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  1. #1
    mtbr member
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    Three blown spokes in two weeks.

    Bike is 6.6 months old with 1,979 miles on it. First spoke blew out two weeks ago. Had it replaced, the whole wheel retensioned and trued.

    This morning on the way to work I hear...PRANG...and then a few strokes later PRANG. I'm no lightweight though I've lost 15 lbs, with me and gear my rig is supporting about 240lbs. But...why do I keep losing spokes? They are snapping off right at the hub.

    I spoke to the shop, they don't have a 700c disc wheel loaner, but Orbea is good about these kinds of things...my commuter rig will be down until they handle the warranty.

    Agh!
    Phillipians 2:3-8 "...but (Christ) made himself nothing, taking the form of a servant..."

  2. #2
    I Ride for Donuts
    Reputation: CommuterBoy's Avatar
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    There's a lot of forces at work there. I've had wheels where once one goes, another one is soon to follow. I don't think the "whole wheels retensioned" thing happened when you had the first one replaced. Or if it did happen, they had to do some uneven tensioning to compensate for a hop or a wobble in the rim.
    You have no excuse for driving to work
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  3. #3
    psycho cyclo addict
    Reputation: edubfromktown's Avatar
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    It happens...

    After ~7 months of riding on a used single speed wheel set, I blew 4 drive side spokes in the rear wheel within a few weeks. It's been probably 7 months since I replaced the last broken one and no more have suffered the same fate.

  4. #4
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    I think you mentioned disc brakes, so the below may or may not apply, as I am not up on lacing disc brake wheels.

    I found on my old Raleigh Competition bike that I purchased new from a LBS had the rear wheel built incorrectly, at least to my way of thinking. It had the pulling spokes (while pedaling) coming out of the inside of the hub flange. I always build my wheels with the pulling spokes wrapping over the outside of the hub flange. I figured the LBS knew more than I did, so left the wheel like that. Within the first year, I started losing spokes left and right. I would be coasting along on flat, smooth pavement and PING, there goes another one.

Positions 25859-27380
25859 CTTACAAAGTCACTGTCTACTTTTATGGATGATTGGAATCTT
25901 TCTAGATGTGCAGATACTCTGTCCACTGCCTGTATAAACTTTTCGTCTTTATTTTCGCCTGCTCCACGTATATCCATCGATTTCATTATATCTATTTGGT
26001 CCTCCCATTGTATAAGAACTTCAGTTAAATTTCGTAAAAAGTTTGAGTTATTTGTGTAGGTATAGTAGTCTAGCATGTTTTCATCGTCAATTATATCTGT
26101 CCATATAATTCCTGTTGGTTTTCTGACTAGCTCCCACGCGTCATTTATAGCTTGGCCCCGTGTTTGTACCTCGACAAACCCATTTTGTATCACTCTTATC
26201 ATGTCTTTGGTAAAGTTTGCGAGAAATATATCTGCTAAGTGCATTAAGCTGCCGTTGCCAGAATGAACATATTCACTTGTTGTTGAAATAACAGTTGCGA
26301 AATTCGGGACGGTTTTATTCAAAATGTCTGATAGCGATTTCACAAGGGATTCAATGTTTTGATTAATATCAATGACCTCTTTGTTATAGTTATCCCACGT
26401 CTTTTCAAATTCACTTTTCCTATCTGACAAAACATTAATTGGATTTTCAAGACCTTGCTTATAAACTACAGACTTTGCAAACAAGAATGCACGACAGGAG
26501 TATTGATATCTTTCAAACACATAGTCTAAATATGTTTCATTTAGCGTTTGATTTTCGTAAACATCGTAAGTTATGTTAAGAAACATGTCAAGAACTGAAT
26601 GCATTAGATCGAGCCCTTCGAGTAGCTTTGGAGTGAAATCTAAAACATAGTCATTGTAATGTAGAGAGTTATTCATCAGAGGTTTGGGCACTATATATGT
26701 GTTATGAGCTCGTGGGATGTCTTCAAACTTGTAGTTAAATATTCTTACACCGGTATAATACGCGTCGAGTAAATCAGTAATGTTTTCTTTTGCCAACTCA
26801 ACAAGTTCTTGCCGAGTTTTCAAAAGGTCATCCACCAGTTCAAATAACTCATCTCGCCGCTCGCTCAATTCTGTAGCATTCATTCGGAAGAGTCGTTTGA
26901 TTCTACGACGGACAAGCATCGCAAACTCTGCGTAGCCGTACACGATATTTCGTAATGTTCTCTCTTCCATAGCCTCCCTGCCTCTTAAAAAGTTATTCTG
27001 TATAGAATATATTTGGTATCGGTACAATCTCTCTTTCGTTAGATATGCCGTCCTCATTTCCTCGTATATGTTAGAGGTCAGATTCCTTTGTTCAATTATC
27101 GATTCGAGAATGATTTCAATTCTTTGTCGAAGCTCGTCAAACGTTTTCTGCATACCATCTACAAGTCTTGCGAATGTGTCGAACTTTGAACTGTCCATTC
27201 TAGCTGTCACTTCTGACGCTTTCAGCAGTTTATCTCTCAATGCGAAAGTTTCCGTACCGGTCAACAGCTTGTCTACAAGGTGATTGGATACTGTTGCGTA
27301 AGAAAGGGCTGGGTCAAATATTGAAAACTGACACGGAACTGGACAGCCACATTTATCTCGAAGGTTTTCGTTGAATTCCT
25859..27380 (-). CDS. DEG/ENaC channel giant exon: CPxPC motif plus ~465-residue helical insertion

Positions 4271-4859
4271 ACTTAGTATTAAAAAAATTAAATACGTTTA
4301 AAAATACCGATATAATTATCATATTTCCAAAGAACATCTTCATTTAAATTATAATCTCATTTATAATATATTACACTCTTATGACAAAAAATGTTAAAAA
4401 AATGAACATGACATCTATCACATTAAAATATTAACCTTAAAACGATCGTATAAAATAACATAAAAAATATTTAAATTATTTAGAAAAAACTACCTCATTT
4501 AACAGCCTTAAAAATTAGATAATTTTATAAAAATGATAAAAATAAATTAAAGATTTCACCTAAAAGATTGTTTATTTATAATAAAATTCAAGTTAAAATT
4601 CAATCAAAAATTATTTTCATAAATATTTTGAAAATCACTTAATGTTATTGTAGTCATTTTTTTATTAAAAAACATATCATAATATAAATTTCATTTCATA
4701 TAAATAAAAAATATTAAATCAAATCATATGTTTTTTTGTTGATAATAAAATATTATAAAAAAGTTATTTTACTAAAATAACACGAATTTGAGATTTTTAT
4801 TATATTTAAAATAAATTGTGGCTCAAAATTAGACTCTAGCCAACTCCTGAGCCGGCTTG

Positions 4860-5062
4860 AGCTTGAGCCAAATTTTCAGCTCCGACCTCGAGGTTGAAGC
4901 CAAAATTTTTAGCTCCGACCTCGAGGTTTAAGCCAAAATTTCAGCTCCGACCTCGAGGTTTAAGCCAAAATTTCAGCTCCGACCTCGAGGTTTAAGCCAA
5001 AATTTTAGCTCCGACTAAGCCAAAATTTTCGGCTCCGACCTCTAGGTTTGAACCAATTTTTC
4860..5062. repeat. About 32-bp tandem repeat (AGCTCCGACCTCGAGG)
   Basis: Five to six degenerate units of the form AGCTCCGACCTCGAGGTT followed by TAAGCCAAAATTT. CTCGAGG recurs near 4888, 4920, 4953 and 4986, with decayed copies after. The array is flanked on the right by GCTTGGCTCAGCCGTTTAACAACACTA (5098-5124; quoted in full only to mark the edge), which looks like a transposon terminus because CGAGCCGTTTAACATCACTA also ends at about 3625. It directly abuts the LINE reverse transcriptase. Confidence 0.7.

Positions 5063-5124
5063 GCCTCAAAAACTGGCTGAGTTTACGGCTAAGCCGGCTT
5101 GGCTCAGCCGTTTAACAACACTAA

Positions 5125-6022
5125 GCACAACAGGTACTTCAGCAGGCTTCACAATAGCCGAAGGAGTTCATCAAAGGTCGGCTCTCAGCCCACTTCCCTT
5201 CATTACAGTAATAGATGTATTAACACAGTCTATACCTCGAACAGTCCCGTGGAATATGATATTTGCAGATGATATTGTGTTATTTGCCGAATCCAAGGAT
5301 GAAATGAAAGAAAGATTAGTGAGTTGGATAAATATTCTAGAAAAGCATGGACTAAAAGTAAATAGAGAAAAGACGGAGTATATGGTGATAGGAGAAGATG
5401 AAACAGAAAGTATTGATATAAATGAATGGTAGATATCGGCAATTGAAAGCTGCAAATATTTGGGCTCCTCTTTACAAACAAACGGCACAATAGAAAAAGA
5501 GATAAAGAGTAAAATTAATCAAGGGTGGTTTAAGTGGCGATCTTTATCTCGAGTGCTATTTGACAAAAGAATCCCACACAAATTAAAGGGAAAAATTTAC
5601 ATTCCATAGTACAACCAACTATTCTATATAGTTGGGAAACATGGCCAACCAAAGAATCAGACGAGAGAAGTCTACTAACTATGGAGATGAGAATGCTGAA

So I picked up a box of spokes and re-laced the wheels "my way", and now almost 30 years later, still running those same spokes, have not lost a single one.

    On my new disc brake cross bike, I have 2 sets of wheels, one (Stans) is laced how I like it and the other (Vuelta) is laced opposite and have not had any broken spokes on either set of wheels in about 1700 miles of hard riding on and off pavement in about 7 months now.

  5. #5
    weirdo
    Reputation: rodar y rodar's Avatar
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    I was wondering where you`ve been. Now I know- replacing spokes!
    I dunno why they`re breaking either, have never managed to break one myself. Were all the breaks on the same side of the same wheel? Out of curiosity, how many total spokes, what lacing, and do you know what gauge spokes?
    Recalculating....

  6. #6
    jrm
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    Never had the wheels retensioned?

    bummer the LBS forget or never mention how critical this is.
    Wreck the malls with cows on Harleys

  7. #7
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    I was off the bike for 2.5 days. Rode in this morning, the shop completely tore it down and rebuilt it with all new spokes for free. Kudos to Cycles Unlimited in Springfield, MO.

    Sure felt good to be back on the bike.
    Phillipians 2:3-8 "...but (Christ) made himself nothing, taking the form of a servant..."

  8. #8
    Keep it Simple Stupid!!!
    Reputation: Steel Freak's Avatar
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    Run 36 spoke wheels and Brass Spoke Nipples in the rear

    Have a 36 spoke 3 crosspattern wheel built with brass Nipples. If you are putting in those kind of miles the money will be well spent. Front wheels tend to be subject to far less abuse so if the front ant broke you should be good to go. Oh also consider, if you are running a 29in wheel set, the spokes are longer and farther apart = a weaker wheel, then you really need the 4 extra spokes.
    SF
    Last edited by Steel Freak; 05-12-2013 at 05:25 PM.
    Who cares how much gas you save, ride your bike to work because it's fun!!!!!!!

  9. #9
    Rep Power: Infinity
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    Not uncommon for the whole wheel to go after you break one. It's happened to me. Fortunately, after the three broke, it has been solid. Still, that wheelset has been moved to my wife's mtb, and she's a lighter rider than I am (both in actual weight and riding style - she stresses them less overall).

    I would bet that the fix had to be done with some uneven spoke tension to get the desired result, so a complete re-lace was probably the way to go once other spokes started going.

  10. #10
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    I wonder if the size of the tire you run has anything to do with it? When I was running 45cm tires I occasionally would lose a spoke, but when I changed to 2.3 inch tire on the same rim, no problems.
    The ridiculousness of cycling clothes increase exponentially in relation to the distance from your bicycle.

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